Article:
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Coffman for Secretary of State

Outgoing State Senate Majority Leader Ken Gordon has vocally supported an attempt to repeal the Electoral College by circumventing the amendment process. In this morning's Wall Street Journal, former Delaware governor Pete DuPont explains why this is a terrible idea:

Might not "one person, one vote" allow a national vote to amend the Constitution instead of requiring approval by three-quarters of the states? To restrict freedom of speech, or expand searches and seizures, or modify any of the Bill of Rights?

One wonders if the direct election of presidents is really the beginning of an effort to bring national government under the control of large and liberal states. Common Cause, a Washington-based lobbying group that describes itself as "promoting open, honest and accountable government," argues "how neatly it fits with American tradition." But it doesn't. It contradicts our constitutional republic's state and federal government sharing of powers. Choosing presidents is one of our states' powers, and we should not remove it to begin a centralized national American government.

Ken Gordon appreciates neither the traditions of the country, nor the proper role of the office he seeks. Help Mike Coffman keep this critical office in Republican hands.


When the National Popular Vote proposal passed here in Colorado in April, it had strong bipartisan support, so this isn't as much a "Dems vs. Reps" issue as you'd like to make it.

It's dishonest to call this a "repeal" of the Electoral College. That system stays intact, but Colorado would be choosing its own method of allocating those electors, as the Constitution explicitly allows us to. Maine and Nebraska are two states which today use alternative formulas for allocating their electors.

Finally, while I do appreciate Mr. Coffman's criticism of Gigi Dennis' recent decisions, I think it's well past time to elect a Democrat as Secretary of State. Ken Gordon will do his level best for Coloradans regardless of Party affiliation.

In fact, it had minimal bipartisan support, and the two Republicans who voted with the Democrats later withdrew their support of the measure. Two members from the other side isn't "strong" bipartisan support by any rational measure.

Secondly, Maine & Nebraska allocate their votes based on how voters in their states vote. This proposal would allocate Colorado's electoral votes based on how the rest of the country voted. When as few as 13 states agreed, the Electoral College would function solely to ratify the national popular vote. That's a functional repeal, without the bother of going through the amendment process.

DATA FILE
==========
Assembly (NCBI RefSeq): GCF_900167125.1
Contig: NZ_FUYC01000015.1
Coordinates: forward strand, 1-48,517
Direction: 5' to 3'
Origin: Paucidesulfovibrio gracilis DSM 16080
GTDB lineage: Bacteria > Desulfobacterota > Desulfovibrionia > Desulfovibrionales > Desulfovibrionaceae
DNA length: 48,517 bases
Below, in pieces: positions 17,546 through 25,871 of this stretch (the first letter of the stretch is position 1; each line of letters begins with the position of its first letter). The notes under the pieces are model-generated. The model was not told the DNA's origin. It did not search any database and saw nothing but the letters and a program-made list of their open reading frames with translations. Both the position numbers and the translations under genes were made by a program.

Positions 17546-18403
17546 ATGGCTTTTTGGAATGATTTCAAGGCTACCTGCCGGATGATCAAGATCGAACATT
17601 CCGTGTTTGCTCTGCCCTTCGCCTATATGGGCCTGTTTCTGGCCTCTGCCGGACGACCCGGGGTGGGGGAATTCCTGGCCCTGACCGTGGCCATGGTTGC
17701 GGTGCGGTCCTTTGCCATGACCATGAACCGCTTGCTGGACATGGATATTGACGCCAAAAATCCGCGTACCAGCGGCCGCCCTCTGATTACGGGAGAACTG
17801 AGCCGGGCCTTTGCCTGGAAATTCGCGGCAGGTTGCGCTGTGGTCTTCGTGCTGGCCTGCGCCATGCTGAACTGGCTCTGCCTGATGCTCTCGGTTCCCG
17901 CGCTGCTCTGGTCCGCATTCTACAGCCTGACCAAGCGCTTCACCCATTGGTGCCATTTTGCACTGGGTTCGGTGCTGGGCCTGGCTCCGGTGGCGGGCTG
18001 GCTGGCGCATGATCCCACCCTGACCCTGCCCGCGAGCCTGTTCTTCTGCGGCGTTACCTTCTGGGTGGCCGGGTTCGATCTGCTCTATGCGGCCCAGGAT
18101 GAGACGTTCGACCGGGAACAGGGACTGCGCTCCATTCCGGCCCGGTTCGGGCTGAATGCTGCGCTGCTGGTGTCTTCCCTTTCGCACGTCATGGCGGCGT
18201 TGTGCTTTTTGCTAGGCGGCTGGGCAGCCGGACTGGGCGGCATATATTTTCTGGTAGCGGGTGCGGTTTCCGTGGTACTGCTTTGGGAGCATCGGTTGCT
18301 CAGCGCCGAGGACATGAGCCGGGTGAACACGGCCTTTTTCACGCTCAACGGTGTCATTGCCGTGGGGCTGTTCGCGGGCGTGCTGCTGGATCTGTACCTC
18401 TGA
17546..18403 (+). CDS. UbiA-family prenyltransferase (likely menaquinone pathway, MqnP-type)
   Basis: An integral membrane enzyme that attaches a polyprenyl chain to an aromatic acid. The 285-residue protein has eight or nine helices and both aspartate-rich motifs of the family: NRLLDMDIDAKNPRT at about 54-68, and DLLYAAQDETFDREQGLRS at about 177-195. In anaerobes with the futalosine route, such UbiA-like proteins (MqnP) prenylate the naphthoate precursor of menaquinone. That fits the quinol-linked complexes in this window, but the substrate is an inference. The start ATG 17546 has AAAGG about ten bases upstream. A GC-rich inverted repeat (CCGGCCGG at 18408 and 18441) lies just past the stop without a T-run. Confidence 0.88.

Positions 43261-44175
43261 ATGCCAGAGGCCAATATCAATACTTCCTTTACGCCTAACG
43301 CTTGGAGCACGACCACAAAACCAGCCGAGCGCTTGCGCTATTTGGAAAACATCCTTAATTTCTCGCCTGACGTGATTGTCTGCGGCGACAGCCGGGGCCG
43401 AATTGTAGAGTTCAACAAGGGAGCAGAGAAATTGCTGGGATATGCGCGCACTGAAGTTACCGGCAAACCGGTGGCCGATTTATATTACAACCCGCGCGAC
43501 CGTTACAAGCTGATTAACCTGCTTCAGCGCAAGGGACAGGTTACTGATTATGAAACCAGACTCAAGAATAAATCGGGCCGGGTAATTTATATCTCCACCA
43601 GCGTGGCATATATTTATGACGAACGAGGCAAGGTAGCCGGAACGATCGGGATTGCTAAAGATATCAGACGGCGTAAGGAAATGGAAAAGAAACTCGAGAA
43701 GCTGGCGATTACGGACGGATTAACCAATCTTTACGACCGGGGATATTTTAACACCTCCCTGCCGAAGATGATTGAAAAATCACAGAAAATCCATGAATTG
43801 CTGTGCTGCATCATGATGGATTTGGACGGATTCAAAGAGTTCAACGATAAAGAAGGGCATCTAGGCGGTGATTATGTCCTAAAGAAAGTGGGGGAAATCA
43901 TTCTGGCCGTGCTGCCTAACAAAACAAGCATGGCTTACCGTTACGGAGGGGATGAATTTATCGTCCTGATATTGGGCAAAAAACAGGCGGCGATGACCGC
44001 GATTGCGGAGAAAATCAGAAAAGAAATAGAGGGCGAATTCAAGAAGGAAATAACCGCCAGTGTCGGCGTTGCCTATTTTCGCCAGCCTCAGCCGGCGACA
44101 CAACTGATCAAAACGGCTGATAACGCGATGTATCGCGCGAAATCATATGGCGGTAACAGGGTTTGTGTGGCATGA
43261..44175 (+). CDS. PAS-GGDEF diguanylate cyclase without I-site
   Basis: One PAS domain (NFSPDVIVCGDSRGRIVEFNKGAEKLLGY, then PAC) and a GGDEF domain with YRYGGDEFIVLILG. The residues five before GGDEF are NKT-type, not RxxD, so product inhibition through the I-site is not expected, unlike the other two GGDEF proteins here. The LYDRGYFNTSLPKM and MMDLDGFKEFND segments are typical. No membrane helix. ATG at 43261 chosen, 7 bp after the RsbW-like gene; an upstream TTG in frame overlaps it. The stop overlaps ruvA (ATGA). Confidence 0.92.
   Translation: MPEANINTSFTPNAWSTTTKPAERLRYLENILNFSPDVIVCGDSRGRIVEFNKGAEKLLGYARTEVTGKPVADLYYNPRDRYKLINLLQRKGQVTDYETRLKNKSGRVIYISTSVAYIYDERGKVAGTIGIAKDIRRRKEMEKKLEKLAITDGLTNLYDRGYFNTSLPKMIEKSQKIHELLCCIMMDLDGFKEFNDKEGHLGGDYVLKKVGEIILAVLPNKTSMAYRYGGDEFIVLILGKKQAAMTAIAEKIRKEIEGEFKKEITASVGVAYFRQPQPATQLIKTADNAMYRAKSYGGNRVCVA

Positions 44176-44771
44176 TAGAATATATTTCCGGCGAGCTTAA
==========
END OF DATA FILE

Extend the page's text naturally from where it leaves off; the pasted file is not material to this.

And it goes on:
I'm sure you do want a Democrat elected. Mr. Gordon's support for this proposal, along with his evident lack of passion for preventing voter fraud, I believe disqualify him for the job.

Once again, it would be only fair of you to say who you are. Your claim on a previous comment that anonymous commenting was my idea is mystifying.

Oh to be so easily mystified.

It's a blog. You allow anonymous comments. End of story. If you find anonymous comments frustrating, you can disallow them.

It's creepy enough that you pounced on my first comment to say "I know where you work." I see no reason to volunteer more personal data, especially since your knives are sharpened for such details about the messenger.

As to the issue...the Constitution simply says each State may decide how to apportion its electors. It says nothing about those criteria, so this is perfectly legitimate. I don't disagree that if it were implemented, it amounts to devaluing the Electoral College system for those participating states, but it's also important to recognize the EC arose from travel considerations of the late 1700s and is also an impediment to direct democracy.

One thing Ken Gordon does not lack is passion for making our elections open and trustworthy. You must be thinking of someone else. Republicans have built a very sorry record in holding the SoS' office for 40 years.

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